EXTERNAL ANATOMY EXTERNAL FEATURES OF A TYPICAL BIRD l-'nr descriptive purposes the exterior of a bird can be divided into the following : > i \ main parts: the head, neck, trunk, tail, wing (thoracic limb) and pelvic 11 ml>. In ornithological descriptions these parts are subdivided into regions to w h i c h numerous names have been given. Some of the resulting terms are w i d e l y employed but others have fallen into disuse. Head The hill, or beak, is known anatomically as the rostrum. It includes the bones n l 1 1 he upper and lower jaws and their horny sheaths. The upper component of I I n - bill is known as the maxillary rostrum and the lower component as the niandibular rostrum. The upper and lower horny sheaths can be called the maxillary rhamphotheca and the mandibular rhamphotheca (Fig 2-1); they are nlsu sometimes known as the rkinotheca and gnathotheca. The midventral limlilo of the whole length of the mandibular rhamphotheca is designated as i l l ' 1 wmys (Fig 2-1). Thus the gonys is formed entirely by horny (not soft) I 1 .sui-, and bears the same relationship to the mandibular rhamphotheca as • Iocs (.he keel to a boat. The interramal region (or interramal space) is the zone "I .'mil tissue which begins at the caudal end of the gonys and extends caudally hi'lween the mandibular rami as far as the caudal end of the mandible; the mure caudal part of it is the gular region, forming the floor of the caudal part of 11 n • oropharynx. If the gonys is long (Fig 2-1) as in a puffin or House Sparrow, i lien I he interramal region is correspondingly short. On the other hand, in l ' i i ' I : , such as pelicans, the gonys is very short and the interramal region then e s l r n d s ntstrally almost to the tip of the bill. The mid-dorsal profile of the m a x i l l a r y rhamphotheca is the culmen (Fig 2-1), which corresponds to the i n l ^ e of (,hc roof of a house (Latin culmen, a summit). The maxillary i l i n r n p h n l l u - c a haw a cutting edge, or tomium, on the left and right side (the i M . t M l l a r y l o m i a ) , which matches (he opposing manrlibular tomium on each " i i l i - i l''ig 2 I i, Tin 1 cnl ire opening of I hi- m n u l l i is called I lie oral o/w/mitf I Fig ' I i nr ;; n in| p ,, lii'j'j I I M I M)' ; i l I hr ram In I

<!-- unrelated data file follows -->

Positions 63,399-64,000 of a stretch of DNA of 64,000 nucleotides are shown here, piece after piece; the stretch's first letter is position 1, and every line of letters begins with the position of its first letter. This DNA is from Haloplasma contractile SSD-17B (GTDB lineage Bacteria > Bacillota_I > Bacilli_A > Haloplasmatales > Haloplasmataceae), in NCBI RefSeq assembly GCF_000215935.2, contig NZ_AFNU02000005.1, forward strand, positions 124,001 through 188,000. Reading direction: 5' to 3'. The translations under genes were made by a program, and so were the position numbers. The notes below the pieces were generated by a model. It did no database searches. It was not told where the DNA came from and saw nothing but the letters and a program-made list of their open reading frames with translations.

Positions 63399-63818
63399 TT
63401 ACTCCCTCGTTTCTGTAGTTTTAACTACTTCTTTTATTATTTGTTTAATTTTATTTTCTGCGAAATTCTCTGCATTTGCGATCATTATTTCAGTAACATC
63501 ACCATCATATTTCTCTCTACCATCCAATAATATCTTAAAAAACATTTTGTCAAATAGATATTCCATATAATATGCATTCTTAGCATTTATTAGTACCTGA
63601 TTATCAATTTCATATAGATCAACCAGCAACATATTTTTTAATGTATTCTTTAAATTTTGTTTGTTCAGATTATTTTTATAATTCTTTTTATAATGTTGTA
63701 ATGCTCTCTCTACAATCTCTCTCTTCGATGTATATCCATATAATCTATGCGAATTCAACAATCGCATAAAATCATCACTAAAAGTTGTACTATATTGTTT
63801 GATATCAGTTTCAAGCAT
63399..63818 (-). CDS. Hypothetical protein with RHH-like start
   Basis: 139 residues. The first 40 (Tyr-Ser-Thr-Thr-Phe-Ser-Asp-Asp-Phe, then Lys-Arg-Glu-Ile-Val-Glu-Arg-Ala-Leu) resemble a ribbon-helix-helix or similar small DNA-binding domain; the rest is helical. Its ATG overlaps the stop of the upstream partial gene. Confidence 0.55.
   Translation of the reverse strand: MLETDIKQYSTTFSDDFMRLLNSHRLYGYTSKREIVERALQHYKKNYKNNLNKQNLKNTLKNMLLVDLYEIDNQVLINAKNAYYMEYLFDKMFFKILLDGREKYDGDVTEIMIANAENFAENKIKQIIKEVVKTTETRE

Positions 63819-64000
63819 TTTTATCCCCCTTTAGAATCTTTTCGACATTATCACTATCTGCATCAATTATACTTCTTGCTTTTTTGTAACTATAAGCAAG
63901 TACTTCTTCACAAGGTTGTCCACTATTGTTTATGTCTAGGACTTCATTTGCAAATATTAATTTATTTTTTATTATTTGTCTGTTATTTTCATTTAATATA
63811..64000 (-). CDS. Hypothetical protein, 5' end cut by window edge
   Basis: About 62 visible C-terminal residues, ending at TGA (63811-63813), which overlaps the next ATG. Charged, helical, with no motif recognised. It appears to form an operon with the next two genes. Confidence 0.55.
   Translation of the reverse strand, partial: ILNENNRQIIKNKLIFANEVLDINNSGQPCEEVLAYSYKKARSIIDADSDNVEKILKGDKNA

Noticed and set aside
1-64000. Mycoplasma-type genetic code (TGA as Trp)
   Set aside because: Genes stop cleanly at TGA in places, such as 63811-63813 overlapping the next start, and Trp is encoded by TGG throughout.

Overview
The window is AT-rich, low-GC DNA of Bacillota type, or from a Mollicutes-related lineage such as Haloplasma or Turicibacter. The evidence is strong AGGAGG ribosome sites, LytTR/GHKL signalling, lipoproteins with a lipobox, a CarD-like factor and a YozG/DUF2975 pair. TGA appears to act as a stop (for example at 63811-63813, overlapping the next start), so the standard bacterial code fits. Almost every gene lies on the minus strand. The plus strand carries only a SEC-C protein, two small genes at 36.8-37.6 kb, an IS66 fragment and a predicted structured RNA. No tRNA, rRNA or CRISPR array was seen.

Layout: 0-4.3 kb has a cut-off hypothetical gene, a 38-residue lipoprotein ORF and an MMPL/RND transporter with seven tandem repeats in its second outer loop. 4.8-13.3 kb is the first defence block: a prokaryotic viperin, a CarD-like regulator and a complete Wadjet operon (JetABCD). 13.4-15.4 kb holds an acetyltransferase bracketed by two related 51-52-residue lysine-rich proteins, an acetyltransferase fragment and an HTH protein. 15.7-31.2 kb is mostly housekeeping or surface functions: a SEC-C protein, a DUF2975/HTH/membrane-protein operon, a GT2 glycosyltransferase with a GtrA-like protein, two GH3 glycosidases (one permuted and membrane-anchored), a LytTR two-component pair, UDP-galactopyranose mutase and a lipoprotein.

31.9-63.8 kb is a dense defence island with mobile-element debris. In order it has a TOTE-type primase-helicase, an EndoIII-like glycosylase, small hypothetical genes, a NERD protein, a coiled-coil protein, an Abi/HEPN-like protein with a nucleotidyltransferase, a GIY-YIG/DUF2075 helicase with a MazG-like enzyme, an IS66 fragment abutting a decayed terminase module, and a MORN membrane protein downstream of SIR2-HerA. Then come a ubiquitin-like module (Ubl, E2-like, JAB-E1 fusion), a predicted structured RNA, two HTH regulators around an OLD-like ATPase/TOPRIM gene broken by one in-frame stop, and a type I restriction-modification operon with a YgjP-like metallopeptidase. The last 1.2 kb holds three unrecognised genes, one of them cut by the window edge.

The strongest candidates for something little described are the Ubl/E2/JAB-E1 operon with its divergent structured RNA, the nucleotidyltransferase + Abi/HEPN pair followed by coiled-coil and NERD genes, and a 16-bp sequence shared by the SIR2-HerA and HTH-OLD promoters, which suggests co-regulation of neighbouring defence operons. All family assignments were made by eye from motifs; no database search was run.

In an earlier classification, now no longer formally recognized, birds were grouped together according to how extensively the keel of the sternum was developed. One group included the large flightless birds (i.e. the Ostrich, rheas, Emu, cassowaries and kiwis) and was given the name Ratitae (from Latin rails, a raft) since its members possessed a sternum without a keel. All other birds with a keeled sternum were called Carinatae (from Latin carina, a keel). Although much controversy has surrounded the precise relationship of the large flightless birds, the available evidence now indicates that the ratites do in fact have a monophyletic origin and with the tinamous can be placed within the same group. A list of the English common names of the birds referred to in the text together with their Latin scientific names is provided in the Appendix on page 315. The names of the domestic birds in the text refer to the following species: domestic duck, domestic form of Mallard; domestic goose, domestic form of Graylag Goose; domestic pigeon, domestic form of Rock Dove; domestic turkey, domestic form of Turkey; domestic fowl, domestic form of Red Jungle Fowl; domestic quail, domestic form of the genus Coturnix. Further reading Bock, W.J. (1965) The role of adaptive mechanisms in the origin of higher levels of organization. Syst. Zoo/.., 14, 272-287. Bock, W.J. (1969) The origin and radiation of birds. Ann, N.Y. Acad. Sci., 167, 147-155. Brodkorb. P. (19711 Origin and evolution of birds. In Avian Biology (Ed.) Farner, D.S. & King, J.R. Vol. 1. New York and London: Academic Press. Feduccia, A. (1980) The Age of Birds, Cambridge, MA: Harvard University Press. Gruson, E.S. (1976) Checklist of the Birds of the World. London: Collins. Heilmann, G. (1926) The Origin of Birds. London: Witherby. King, A.S. & King. D.Z. (1979) Avian morphology: general principles. In Form and Function in Birds (Ed.) King, A.S. & McLelland. J. Vol. 1. London and New York: Academic Press. Morony, J.J., Bock, W.J. & Farrand, J. (1975) Reference Lint of the Birds of the World. New York: American Museum of Natural History. Ostrom, J.H. (1975) The origin of birds. A. Rev. Earth Planet. Sci., 3, 55-77. Pennycuick, C.J. (1972) Animal Flight. London: Arnold, Tucker, V.A. (1968) Upon the wings of the wind. New Scient., 38, 694-696. Tucker. V.A. (1968) Respiratory physiology of House Sparrows in relation to highaltitude flight. J. exp. BioL, 48, 67-87. Tucker, V.A. (1969) Energetics of bird flight. Scient. Am., 220, 70-78.